Marine Corps Knowledge
Becoming a Marine takes more than hard work, sweat, and rifle marksmanship. It means being educated on the history, customs and courtesies, rank structure, and operational guidelines of the Marine Corps. Recruit training is balanced between physical fitness, close-order drill, and classroom time where recruits begin to learn “Marine Corps Knowledge.”
Recruits are issued a handbook that Drill Instructors refer to as “recruit knowledge,” but learning about the Corps and how to be a better Marine is a career-long process. On this page, we will list a great deal of what you’ll be expected to learn as a United States Marine Corps recruit. But there’s no way we could list everything.
Click on the articles below to learn what Marine Corps Knowledge recruits are expected to know and memorize during basic training. You can get a head start here before even getting to the yellow footprints!
Recent Marine Corps Knowledge Articles
One of the most challenging events during recruit training is the Marine Corps log drill. Each year, tens of thousands of young Americans travel to a Marine Corps Recruit Depot to begin their journey as United States Marines. For many, it is their first time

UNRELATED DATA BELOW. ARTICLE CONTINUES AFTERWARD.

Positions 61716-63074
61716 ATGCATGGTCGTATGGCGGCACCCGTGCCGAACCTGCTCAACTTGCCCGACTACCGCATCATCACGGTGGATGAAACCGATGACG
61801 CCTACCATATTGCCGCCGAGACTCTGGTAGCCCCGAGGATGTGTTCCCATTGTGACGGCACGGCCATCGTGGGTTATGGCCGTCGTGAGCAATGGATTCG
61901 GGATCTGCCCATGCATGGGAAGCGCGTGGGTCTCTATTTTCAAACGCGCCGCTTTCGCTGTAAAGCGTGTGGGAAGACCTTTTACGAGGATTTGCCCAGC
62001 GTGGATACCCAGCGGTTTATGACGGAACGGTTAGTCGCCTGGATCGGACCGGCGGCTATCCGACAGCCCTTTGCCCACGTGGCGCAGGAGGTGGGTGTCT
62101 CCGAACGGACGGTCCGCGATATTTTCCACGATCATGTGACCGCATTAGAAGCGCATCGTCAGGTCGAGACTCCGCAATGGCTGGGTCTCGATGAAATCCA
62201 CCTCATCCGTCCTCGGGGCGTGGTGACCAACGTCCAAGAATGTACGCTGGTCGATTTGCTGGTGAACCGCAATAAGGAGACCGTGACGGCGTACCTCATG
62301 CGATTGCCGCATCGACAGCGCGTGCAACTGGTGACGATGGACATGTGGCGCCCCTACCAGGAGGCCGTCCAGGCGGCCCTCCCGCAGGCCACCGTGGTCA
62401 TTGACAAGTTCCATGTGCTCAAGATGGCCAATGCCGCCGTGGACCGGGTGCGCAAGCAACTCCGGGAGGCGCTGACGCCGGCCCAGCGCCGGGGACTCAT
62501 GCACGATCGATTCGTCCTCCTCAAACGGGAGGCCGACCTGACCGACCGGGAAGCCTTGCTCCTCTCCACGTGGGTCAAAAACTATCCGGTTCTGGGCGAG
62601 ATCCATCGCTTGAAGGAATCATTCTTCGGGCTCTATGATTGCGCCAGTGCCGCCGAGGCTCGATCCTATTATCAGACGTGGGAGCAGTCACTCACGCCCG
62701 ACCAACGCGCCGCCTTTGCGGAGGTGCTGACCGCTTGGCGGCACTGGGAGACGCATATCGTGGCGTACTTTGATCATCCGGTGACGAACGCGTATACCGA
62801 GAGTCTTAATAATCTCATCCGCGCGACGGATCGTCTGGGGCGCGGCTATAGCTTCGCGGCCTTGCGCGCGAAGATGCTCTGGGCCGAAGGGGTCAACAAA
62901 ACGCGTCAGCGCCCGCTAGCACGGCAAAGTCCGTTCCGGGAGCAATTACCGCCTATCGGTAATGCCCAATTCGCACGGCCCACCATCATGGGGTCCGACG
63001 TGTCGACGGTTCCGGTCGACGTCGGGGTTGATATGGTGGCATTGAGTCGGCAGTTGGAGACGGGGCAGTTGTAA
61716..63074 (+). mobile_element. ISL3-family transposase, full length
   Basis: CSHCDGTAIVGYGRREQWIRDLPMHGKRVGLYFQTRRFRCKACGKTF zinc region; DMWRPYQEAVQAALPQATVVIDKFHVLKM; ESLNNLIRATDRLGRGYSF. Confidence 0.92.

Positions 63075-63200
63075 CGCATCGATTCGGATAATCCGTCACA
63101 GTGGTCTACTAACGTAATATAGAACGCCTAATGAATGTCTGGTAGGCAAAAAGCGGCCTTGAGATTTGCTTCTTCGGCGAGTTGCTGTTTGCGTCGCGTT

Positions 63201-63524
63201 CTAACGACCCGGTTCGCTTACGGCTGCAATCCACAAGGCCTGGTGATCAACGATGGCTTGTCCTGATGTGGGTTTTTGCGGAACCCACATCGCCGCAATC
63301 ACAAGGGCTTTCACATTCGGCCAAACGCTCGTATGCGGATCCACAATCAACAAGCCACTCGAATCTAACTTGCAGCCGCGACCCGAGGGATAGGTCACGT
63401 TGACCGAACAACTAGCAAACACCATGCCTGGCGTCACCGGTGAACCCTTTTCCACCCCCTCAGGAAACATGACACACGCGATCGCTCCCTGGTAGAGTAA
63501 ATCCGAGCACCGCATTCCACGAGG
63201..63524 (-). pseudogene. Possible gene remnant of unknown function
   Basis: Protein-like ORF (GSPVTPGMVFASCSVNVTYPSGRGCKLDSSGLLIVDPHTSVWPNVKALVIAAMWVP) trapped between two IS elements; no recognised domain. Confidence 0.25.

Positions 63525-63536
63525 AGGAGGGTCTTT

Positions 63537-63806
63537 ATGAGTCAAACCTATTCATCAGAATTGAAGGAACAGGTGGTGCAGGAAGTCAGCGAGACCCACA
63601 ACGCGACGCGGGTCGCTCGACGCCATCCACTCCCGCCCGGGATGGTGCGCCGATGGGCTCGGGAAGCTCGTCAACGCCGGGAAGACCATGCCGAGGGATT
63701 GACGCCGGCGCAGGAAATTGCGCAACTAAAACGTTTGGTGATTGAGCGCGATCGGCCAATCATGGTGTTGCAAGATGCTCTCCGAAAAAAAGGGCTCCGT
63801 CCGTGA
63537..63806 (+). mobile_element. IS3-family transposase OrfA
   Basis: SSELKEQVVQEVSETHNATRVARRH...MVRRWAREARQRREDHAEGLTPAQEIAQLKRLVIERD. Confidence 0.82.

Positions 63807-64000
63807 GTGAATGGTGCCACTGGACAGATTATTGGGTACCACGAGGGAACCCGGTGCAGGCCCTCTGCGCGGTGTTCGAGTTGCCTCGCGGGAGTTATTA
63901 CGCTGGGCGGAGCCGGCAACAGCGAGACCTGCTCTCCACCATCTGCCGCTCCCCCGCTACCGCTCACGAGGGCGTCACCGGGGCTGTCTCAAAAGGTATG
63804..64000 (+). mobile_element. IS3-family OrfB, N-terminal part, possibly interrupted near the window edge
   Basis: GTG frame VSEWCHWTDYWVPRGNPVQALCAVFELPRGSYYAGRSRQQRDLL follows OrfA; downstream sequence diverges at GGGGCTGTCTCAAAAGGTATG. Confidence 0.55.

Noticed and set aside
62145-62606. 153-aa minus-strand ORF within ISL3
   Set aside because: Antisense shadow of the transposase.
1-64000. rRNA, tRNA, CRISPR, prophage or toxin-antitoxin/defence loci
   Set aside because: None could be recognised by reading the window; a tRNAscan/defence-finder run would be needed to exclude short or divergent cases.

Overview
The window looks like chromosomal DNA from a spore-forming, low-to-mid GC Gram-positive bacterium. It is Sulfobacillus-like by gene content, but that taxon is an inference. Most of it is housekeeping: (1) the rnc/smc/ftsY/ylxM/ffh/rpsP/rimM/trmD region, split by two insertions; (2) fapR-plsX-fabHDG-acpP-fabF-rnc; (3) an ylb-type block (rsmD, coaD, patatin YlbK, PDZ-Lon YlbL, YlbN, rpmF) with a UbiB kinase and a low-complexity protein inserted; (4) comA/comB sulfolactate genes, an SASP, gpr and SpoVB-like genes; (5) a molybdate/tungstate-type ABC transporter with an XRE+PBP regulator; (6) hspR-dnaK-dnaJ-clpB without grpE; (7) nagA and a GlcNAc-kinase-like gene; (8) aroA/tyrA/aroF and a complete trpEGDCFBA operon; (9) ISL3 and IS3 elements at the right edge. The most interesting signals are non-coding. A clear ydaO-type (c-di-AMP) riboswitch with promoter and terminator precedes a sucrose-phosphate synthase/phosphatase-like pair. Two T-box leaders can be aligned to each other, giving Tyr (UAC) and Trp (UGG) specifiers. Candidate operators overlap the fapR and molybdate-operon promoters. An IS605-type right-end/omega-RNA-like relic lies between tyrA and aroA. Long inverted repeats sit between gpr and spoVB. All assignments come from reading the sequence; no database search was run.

Recruits spend a lot of time running during boot camp. In the first week, expect a 1.5-mile formation run and several rounds of an 880-meter combat conditioning course. This is just where it begins. In Marine Boot Camp running is foundational to combat fitness. How Many
(updated on August 3, 2022) There are multiple factors taken into consideration, and some of them can be ‘waivered’ meaning your recruiter can ask the Marine Corps to accept you anyway. Becoming a United States Marine means meeting high standards of moral, mental, and physical
The Marine Corps Martial Arts Program was established in 2002 with Marine Corps Order 1500.54. It was described as a revolutionary step to replacing all other martial arts programs before it. According to the Marine Corps Martial Arts Center for Excellence, “the Marine Corps Martial
The final challenge before earning the title of United States Marine is called the Crucible. It’s a 54-hour event that tests physical stamina, mental toughness, and the ability to think critically while under multiple levels of stress including hunger, sleep deprivation, and physical exhaustion.